A research team from the JU Interdisciplinary Centre for Ethics has analysed vaccination schedules published by 29 states, including members of the European Union, Great Britain and Israel, with respect to the order in which they provided vaccination for different groups of citizens. The results of their research were published in the latest issue of the Journal of Law and Biosciences.
The common element of all vaccination policies was to prioritise health care workers as well as the staff and residents of nursing care facilities. Only 10 countries have also singled out teachers as a group to be prioritised when it came to COVID-19 vaccination, and an even lesser number have decided to do the same with employees of grocery stores (Austria, Germany, Ireland, Latvia, Romania and Slovenia).
There were also only 6 states which followed the recommendation of the World Health Organisation in providing migrants, refugees and prisoners staying in crowded conditions with a priority access to vaccination (Cyprus, Germany, Greece, Ireland, Latvia and Romania).
Researchers working on the project mapped out the differences in vaccination schedules. The main one was related to the criteria on which various countries based policies. In Great Britain, for example, the schedule was based solely on the age of citizens, while other countries took into account various other factors contributing to an increased risk of death from COVID-19. A few states also included increased risk of infection as a factor.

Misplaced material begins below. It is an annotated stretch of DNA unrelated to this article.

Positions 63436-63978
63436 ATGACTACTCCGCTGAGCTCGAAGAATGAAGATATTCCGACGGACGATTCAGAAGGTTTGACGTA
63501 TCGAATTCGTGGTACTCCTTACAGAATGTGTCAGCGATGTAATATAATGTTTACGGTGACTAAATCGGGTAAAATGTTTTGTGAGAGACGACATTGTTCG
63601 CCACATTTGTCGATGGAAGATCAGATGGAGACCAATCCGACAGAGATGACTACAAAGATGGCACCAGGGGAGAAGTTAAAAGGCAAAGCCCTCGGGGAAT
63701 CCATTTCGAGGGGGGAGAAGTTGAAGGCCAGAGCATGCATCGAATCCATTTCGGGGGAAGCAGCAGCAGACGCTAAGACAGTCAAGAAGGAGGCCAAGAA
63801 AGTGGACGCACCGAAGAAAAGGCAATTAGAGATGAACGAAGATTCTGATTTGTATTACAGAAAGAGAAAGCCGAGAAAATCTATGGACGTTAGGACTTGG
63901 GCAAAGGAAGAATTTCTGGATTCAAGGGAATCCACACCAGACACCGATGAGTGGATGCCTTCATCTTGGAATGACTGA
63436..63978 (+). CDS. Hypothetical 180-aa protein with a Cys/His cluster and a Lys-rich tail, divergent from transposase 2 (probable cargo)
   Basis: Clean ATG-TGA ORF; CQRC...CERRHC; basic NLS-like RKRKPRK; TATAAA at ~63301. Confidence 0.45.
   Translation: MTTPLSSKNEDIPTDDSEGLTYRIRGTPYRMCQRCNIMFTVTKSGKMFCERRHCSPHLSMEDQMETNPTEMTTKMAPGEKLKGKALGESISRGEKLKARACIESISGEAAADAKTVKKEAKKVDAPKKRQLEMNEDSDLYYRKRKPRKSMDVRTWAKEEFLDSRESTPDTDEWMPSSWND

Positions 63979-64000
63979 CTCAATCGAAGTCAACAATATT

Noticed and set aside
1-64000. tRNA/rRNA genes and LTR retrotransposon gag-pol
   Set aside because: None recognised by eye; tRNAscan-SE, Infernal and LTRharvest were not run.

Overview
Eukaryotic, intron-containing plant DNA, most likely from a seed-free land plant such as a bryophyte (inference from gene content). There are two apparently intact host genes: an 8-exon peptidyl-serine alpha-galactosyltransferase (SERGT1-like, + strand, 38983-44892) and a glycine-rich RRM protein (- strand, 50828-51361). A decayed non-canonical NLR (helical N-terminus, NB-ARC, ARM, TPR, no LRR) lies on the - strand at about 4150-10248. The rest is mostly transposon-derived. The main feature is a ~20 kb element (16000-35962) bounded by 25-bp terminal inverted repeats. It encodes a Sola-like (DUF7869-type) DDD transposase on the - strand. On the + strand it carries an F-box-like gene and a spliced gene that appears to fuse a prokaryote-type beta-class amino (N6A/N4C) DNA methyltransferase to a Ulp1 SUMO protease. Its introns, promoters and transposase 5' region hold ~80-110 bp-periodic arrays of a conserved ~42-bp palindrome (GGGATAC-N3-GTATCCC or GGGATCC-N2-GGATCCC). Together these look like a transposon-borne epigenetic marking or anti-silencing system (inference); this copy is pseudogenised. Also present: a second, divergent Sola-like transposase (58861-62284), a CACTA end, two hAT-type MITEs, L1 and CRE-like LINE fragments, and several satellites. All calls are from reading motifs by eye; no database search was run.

Karolina Wiśniowska from the JU Interdisciplinary Centre for Ethics, a PhD student at the JU Doctoral School in the Humanities, observed that there is no consensus among the experts as to how preventive measures should be distributed, and that there is no data on how this process looks like in reality.
The researchers point out that governments adopted different strategies when it came to designing policies for vaccination schedules and treating patients already infected with COVID-19.
In March and April 2020,several foreign medical associations published a set of recommendations on how to distribute medical equipment and drugs in situations where resources are scarce. In particular, they mentioned access to ventilators and beds in intensive care units.
‘Some of those recommendations were very controversial, as in the case of access to ventilators. Some posited we take into account the probability of survival of certain patients, while others suggested assessing their predicted lifespan going forward. This could lead to the exclusion of the elderly or patients with comorbidities’, said Prof. Tomasz Żuradzki, head of INCET.
The situation was different when it came to vaccination schedules. All of them prioritised groups with increased risk of death, such as the elderly and, sometimes, patients with comorbidities.
High chance of infection was taken into account much more rarely, with the exception of law enforcement and emergency services employees as well as social workers.
Vaccination and treatment schedules for different social groups are in stark contrast with the regulations concerning transplants, where it is not only important to save as many people from death, but it is also necessary to assess a procedure’s viability based on various factors, such as the expected lifespan and quality of life of the patient. In most countries, these regulations are very similar.
‘The moral judgements underlying vaccination schedules cannot be unequivocally interpreted within the light of dominant ethical frameworks. However, this ambiguity may be seen as their strong point’, said Dr hab. Wojciech Ciszewski from the JU Chair in Legal Theory. ‘Since the public opinion and experts represent various ethical standpoints, and broad support is necessary for successful vaccination strategies, the ability to defend these strategies on various moral grounds may increase their social legitimacy’, he added.
The paper is available under the following link: https://academic.oup.com/jlb/article/9/2/lsac026/6711428?login=false